On busses, ambulances (except 3/4-ton 4×4’s), and passenger sedans, the AR goes whole hog on gloss. It says they may be painted a full gloss OD—but not until a repaint is necessary.

Continue reading The New AR 850-15

Removing Inner Bogie Wheels on Horizontal-Volute Suspension

Instructions for removing the inner bogie wheels on the M4 tank with horizontal-volute spring suspension (HVSS) from Army Motors, Vol. 5, No. 11, February 1945.

SPECIAL TOOLS FOR YOUR NEW H.S./M.F.T.
Meaning: Horizontal-Suspension M-Four Tank. If that is your brand, this SOP is your oyster.

If you’re an M4-series medium tankman. with a new-fangled horizontal-volute suspension to nurse, you’ve a break comin’ that’ll help with your chores. A new set of special tools just issued to the 2nd and higher echelons makes a couple of tough jobs a damn sight easier—to wit, removing the volute springs from the suspensions, and taking off an inner bogie-wheel.

As you know if you’ve seen them, these horizontal-volute suspensions come with two types of tracks—the T66 with all-steel track-shoes, and the T80 with rubber-shod track-shoes. If you’ve got a T66, you can use the riser block as originally designed, but if it’s a T80, be sure to use the modified riser block. Any or all volute springs can be removed while the center bogie-assembly is raised up on the jack. We posed the T66 for the revealing photos that follow.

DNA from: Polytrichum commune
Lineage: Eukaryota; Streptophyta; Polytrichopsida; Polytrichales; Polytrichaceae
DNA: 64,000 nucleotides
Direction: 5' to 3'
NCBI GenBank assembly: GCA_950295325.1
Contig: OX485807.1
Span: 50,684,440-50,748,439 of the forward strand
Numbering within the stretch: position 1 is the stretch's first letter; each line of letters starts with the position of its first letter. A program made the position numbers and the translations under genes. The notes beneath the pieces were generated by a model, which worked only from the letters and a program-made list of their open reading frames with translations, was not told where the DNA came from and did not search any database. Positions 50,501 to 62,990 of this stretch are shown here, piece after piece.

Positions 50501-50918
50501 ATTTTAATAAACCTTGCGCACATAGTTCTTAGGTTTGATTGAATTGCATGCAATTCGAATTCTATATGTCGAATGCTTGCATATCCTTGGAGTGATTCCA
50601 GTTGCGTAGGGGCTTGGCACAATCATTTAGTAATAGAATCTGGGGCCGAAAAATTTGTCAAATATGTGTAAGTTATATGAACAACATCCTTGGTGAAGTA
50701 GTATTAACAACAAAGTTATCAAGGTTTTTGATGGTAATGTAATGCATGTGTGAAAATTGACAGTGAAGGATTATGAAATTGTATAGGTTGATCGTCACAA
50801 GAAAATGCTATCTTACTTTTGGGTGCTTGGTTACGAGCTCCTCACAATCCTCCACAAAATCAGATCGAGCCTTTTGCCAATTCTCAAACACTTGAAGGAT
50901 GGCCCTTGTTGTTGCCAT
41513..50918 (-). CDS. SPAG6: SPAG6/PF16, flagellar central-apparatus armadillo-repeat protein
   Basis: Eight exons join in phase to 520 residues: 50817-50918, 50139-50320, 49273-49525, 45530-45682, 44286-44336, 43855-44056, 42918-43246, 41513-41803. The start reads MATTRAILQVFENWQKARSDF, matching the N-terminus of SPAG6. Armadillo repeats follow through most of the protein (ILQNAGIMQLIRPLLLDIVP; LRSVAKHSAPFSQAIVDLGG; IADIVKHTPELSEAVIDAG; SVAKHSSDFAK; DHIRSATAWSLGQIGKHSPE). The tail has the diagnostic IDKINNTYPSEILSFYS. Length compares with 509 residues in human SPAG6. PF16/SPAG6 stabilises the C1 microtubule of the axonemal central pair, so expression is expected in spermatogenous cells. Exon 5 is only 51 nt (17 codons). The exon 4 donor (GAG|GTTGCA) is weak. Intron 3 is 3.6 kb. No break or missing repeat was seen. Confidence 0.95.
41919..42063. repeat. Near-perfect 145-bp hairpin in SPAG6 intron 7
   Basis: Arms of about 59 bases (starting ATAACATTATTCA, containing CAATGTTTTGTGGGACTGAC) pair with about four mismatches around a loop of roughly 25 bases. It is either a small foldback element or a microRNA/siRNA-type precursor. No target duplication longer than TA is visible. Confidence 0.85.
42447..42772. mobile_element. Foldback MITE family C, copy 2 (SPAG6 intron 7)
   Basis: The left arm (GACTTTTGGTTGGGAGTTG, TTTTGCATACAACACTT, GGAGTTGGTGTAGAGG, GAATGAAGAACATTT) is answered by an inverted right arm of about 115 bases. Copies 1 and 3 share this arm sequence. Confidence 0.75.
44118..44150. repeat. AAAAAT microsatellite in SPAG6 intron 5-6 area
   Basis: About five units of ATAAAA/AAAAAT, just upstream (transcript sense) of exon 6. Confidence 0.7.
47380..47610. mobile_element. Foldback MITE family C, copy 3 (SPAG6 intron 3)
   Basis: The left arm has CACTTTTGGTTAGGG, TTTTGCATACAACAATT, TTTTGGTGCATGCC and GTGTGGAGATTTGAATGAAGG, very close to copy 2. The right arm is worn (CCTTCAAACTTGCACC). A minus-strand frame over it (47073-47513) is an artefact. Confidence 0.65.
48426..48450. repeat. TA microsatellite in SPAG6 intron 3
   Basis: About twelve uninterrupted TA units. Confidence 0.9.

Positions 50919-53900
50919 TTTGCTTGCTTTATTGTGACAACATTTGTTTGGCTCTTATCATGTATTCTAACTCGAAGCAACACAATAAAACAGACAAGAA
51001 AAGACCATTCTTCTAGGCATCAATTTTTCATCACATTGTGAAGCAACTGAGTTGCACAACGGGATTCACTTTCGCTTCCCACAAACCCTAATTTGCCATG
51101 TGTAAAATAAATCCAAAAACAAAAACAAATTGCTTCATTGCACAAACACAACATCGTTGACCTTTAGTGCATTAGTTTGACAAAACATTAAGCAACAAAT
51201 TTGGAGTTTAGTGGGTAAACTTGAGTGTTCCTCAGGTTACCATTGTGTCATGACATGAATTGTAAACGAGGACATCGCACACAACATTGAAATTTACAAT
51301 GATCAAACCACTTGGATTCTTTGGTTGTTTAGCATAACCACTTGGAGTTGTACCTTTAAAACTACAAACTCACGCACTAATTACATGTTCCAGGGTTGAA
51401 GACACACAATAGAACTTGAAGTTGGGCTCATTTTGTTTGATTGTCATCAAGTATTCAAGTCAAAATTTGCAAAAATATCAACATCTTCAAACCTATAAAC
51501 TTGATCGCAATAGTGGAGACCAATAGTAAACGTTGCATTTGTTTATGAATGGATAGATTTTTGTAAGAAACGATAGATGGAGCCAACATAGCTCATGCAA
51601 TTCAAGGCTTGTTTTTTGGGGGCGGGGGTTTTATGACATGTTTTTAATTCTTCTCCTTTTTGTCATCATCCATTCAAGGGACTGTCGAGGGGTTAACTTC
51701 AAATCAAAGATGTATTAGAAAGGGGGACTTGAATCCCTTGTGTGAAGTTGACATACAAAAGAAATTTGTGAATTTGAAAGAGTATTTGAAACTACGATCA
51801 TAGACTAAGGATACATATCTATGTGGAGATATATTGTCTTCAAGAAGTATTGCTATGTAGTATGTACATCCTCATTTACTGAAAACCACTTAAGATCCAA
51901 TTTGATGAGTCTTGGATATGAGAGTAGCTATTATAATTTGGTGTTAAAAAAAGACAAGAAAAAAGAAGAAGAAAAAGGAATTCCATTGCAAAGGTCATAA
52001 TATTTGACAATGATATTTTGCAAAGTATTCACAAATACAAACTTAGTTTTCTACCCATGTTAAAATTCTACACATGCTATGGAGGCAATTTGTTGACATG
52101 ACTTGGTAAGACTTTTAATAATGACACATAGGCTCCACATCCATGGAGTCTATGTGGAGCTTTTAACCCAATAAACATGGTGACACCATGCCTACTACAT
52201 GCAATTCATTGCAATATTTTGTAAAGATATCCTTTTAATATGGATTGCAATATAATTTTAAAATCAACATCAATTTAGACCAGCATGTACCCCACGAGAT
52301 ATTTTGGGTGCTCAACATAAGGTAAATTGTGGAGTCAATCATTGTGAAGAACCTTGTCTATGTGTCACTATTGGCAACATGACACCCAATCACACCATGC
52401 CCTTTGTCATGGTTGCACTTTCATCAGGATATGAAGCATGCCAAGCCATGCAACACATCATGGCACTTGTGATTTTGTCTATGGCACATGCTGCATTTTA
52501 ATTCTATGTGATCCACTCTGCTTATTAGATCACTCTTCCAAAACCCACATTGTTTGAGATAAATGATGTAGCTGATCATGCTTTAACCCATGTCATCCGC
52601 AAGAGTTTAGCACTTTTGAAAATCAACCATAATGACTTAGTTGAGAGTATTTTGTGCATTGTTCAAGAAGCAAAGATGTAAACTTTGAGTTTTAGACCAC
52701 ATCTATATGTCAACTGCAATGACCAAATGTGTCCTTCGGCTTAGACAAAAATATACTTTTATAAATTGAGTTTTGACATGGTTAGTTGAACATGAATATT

When you go to remove an inner bogie-wheel, be sure to leave the hub-caps on throughout the job or you’ll have the wheel-bearings full of grime and grit before you know it—and we don’t have to remind you that spells woe. Another thing—if the outer bogie-tire is worn, you’ll be wise to change it before you start to change the inner bogie-wheel. Then you’ll have good clearance between the wheel and hull, and between the wheel and track on the inner wheel. Carry on.

M4 Tank Track Tools
Fig. 1—Here’s all the special tools you need to do either of these exercises: (A) Block, riser, bogie-wheel, Fed. Stock No. 41-B-1411-200 (before modification). (B) Block, riser, bogie-wheel, Fed. Stock No. 41-B-1411-200 (after modification). (C) Adapters, volute-spring removing, Fed. Stock No. 41-A-30-650. (D) Lock, riser-block, Ord. No. B-7080204. Any other tools you’ll use are OVM or common tools found on your M1 Heavy Wrecker.
HVSS Suspension M4 Tank, Figure 2